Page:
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 Yoga: Questions on Yoga - A Conversation with Donna Farhi  
 

Q: How do you differentiate between "good" and "bad" yoga?

Donna Farhi: Good yoga cultivates a deep sense of self-acceptance and tolerance for others. When I witness someone practicing and living yoga well, they have developed clear perception, concentration, and the skill to respond to any situation with a presence of mind. In my yoga classes that means that the form of the postures is not the goal - you can be as stiff as an ironing board and much less flexible than your compadres in a yoga class and still be practicing beautiful yoga if your practice is fostering that respect and care for yourself.

In this sense the greater and greater emphasis on the form of postures in the West has been a two edged sword. The refinement has allowed us to make the postures much more beneficial, but Westerners are so caught up in external image and the meaning they attribute to those images, that for many Westerners good yoga means touching their toes. The trend in the U.S. in the last ten years has been to judge people's yoga almost purely from their physical adeptness. We attribute some kind of spiritually advanced state to someone who can put their feet on the back of their head. That is we've started to mistake the map for the territory. Quite often this supposedly good yoga is fostering a sense of superiority and judgment towards others who practice any other form of yoga. To me, any yoga that fosters those qualities is bad yoga.

Q: What are your thoughts on "Power Yoga?"

Donna Farhi: Power Yoga is really an umbrella term for a number of quite eclectic forms of yoga. By definition it's usually quite physically challenging and vigorous. For some people it's a very appropriate and beneficial way to practice at certain times in their lives, but for others it can be an invitation to serious injury and imbalance. In many instances there are people entering these classes who are not physically conditioned to be doing this advanced work. The unfortunate situation I see developing is that people often see Power Yoga and other vigorous yoga classes as a replacement for a mechanical gym work out. I asked a receptionist who works at one of the biggest yoga studios in America what the most commonly asked question was and she replied, "Will I get a work out? Will I sweat?" Nobody asked those questions ten years ago so in some ways the public has a poorer understanding now than a decade ago about the purpose of yoga. Whenever you take yoga out of its larger context as a whole life practice you've removed the yoga from the yoga. Why is yoga a good way to neutralize negative thoughts such as anxiety, stress, and worry? I don't think yoga removes or neutralizes negative thoughts - I think it replaces them with positive ones. And it may come as some surprise to people, but yoga teachers and yoga students don't have any less stress than anyone else, they just learn how to respond, rather than react, to it in a way that builds rather than destroys their well being.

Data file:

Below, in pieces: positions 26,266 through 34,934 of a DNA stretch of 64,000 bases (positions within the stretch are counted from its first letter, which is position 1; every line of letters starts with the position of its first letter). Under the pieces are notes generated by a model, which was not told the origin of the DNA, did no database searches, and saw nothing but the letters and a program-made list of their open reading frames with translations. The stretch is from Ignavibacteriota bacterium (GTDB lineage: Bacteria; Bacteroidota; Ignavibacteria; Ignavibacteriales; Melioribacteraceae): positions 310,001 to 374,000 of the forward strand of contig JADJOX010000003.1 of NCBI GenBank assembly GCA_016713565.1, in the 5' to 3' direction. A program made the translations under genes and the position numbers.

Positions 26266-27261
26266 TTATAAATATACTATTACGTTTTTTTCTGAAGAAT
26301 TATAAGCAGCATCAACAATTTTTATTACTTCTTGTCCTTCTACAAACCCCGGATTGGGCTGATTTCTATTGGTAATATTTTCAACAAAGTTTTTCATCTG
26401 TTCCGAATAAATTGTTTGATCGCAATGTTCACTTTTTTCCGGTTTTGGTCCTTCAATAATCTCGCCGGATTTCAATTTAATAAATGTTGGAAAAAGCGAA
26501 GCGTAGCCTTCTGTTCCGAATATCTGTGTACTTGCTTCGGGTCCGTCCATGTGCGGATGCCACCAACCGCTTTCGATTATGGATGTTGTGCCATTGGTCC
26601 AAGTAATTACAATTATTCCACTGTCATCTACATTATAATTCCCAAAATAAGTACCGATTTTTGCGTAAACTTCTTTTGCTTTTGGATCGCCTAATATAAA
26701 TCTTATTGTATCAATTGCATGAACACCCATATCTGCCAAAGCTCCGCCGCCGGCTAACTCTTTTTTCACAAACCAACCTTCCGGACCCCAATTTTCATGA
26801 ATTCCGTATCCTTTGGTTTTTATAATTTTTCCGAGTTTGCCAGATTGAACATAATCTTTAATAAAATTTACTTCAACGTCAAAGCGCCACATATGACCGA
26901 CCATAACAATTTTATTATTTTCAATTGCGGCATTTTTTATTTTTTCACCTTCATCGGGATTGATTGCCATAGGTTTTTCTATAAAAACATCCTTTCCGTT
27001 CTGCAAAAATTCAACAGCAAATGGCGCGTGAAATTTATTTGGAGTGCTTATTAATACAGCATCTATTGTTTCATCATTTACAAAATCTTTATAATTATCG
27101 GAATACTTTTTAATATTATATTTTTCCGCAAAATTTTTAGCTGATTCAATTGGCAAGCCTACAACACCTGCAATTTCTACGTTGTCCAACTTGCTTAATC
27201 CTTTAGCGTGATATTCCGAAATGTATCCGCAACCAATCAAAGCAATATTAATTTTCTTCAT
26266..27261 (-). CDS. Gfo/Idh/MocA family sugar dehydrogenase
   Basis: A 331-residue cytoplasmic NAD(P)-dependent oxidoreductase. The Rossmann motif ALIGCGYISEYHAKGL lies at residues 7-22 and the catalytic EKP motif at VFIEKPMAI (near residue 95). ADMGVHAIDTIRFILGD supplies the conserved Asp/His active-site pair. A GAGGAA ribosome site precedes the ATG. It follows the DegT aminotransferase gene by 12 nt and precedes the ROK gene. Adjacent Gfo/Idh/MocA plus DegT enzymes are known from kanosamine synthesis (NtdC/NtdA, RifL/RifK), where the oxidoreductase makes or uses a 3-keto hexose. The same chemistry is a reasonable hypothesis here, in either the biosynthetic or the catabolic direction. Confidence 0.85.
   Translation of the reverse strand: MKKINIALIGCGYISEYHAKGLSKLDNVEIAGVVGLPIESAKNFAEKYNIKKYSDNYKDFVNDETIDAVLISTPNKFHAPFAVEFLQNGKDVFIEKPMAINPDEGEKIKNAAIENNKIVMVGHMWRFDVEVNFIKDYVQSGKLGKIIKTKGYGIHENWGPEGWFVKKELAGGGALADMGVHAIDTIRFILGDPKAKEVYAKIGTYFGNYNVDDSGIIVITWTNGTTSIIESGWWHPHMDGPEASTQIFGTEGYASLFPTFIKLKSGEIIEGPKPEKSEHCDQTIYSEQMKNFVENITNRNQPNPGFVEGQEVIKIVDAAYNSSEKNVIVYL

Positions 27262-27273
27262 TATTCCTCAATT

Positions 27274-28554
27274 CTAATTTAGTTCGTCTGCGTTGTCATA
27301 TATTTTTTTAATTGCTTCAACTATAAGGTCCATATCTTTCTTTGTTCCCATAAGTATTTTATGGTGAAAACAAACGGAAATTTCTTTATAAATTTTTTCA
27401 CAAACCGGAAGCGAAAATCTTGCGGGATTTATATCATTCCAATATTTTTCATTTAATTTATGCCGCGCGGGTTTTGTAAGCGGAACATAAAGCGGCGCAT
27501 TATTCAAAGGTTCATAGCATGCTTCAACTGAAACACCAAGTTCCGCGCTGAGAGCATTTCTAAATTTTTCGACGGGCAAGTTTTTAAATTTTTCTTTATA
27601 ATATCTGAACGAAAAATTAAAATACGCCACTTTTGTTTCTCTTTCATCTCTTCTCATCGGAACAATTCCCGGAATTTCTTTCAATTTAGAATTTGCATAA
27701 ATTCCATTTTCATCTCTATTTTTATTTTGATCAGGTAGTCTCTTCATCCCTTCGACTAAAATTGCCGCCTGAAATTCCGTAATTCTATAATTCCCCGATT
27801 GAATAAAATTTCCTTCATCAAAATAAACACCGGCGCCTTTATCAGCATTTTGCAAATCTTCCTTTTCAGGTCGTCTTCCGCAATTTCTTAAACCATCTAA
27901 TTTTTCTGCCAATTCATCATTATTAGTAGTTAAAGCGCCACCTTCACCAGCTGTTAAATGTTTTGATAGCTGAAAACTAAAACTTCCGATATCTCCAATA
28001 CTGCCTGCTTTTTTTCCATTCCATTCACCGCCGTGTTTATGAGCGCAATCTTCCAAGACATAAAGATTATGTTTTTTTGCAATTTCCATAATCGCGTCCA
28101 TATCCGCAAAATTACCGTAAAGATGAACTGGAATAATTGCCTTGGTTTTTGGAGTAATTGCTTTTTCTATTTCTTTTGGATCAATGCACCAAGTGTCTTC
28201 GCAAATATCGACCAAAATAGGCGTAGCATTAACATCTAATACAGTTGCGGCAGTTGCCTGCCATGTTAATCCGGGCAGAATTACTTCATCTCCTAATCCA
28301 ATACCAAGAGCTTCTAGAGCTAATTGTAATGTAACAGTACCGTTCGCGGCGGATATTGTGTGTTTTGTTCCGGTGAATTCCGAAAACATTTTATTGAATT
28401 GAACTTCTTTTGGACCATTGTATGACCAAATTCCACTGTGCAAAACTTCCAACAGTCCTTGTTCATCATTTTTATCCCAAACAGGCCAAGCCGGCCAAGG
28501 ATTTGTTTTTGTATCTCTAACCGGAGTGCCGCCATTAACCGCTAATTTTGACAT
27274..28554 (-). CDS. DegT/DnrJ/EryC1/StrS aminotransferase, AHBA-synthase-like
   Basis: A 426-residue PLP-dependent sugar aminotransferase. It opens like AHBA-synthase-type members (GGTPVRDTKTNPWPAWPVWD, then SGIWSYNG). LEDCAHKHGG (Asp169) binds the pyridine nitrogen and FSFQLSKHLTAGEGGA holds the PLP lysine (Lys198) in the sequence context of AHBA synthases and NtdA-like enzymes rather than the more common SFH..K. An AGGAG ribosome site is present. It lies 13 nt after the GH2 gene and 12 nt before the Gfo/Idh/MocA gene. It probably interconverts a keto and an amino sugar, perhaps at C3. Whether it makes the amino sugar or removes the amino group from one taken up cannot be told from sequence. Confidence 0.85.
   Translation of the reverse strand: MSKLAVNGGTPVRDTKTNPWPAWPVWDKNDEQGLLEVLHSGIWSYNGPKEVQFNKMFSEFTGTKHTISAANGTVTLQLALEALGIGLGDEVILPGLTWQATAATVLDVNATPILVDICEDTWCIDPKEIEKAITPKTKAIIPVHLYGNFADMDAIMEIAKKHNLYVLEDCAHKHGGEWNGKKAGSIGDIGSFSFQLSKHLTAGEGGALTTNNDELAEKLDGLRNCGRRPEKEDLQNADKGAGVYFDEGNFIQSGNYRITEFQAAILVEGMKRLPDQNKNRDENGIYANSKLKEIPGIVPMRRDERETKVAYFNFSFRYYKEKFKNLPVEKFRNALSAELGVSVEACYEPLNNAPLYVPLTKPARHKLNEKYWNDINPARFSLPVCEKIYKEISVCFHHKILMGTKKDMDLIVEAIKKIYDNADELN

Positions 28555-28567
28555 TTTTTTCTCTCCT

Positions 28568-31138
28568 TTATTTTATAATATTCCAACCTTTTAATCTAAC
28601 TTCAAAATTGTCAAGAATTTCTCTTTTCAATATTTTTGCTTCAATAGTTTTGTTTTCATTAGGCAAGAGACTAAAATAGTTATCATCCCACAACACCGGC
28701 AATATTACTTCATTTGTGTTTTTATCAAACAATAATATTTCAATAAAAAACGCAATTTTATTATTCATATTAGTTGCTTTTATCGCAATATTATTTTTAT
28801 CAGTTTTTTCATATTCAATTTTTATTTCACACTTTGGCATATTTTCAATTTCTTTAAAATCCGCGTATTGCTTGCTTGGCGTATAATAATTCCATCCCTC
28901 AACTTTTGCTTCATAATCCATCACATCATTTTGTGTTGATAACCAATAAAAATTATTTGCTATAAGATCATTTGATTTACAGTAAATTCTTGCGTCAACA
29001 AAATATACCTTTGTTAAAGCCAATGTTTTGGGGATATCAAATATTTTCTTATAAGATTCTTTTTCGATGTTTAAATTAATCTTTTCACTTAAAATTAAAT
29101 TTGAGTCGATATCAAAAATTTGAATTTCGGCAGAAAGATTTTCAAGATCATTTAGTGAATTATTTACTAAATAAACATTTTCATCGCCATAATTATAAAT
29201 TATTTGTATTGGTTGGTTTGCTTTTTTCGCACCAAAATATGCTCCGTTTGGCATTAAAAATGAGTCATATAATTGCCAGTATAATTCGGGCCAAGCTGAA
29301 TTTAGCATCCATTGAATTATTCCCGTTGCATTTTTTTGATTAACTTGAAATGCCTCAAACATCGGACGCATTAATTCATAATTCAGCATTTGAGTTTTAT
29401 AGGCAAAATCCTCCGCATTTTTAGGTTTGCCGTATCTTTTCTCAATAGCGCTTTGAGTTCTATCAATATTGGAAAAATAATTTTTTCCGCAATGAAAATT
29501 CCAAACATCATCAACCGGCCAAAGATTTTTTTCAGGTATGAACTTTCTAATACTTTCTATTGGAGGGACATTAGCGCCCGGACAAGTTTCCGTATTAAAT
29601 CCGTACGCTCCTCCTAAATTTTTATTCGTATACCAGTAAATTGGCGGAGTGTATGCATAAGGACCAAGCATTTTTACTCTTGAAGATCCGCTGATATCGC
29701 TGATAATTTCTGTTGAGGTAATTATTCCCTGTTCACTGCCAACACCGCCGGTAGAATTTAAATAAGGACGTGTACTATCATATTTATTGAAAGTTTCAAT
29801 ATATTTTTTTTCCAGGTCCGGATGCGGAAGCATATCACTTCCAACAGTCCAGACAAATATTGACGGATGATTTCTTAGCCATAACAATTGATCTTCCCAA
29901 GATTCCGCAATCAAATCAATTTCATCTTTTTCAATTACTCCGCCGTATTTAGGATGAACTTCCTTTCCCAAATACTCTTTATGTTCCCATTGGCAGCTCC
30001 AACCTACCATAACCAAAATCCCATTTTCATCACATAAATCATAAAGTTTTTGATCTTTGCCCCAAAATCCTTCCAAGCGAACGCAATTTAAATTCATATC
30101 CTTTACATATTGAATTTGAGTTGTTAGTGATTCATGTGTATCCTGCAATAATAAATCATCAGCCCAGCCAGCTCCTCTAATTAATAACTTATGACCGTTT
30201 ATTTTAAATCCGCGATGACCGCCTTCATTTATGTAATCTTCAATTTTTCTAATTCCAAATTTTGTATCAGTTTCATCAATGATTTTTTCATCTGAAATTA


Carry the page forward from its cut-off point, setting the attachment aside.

Trying not to think negative thoughts is like trying not to think of elephants. You stop thinking about elephants when your mind is focused on other things. With yoga the main focus is on what's happening right now, not what happened yesterday or what terrible things might happen tomorrow. When you cultivate that kind of incremental focus on the here and now you've automatically eliminated a huge source of anxiety, worry and stress.

(Excerpted from Yoga Mind, Body & Spirit: A Return to Wholeness ISBN: 0805059709)
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 About The Author
Donna Farhi Donna Farhi is a Yoga teacher who has been practicing for 30 years and teaching since 1982. She leads intensives and teacher training programs internationally. Donna is best known for her unique ability to help......more
 
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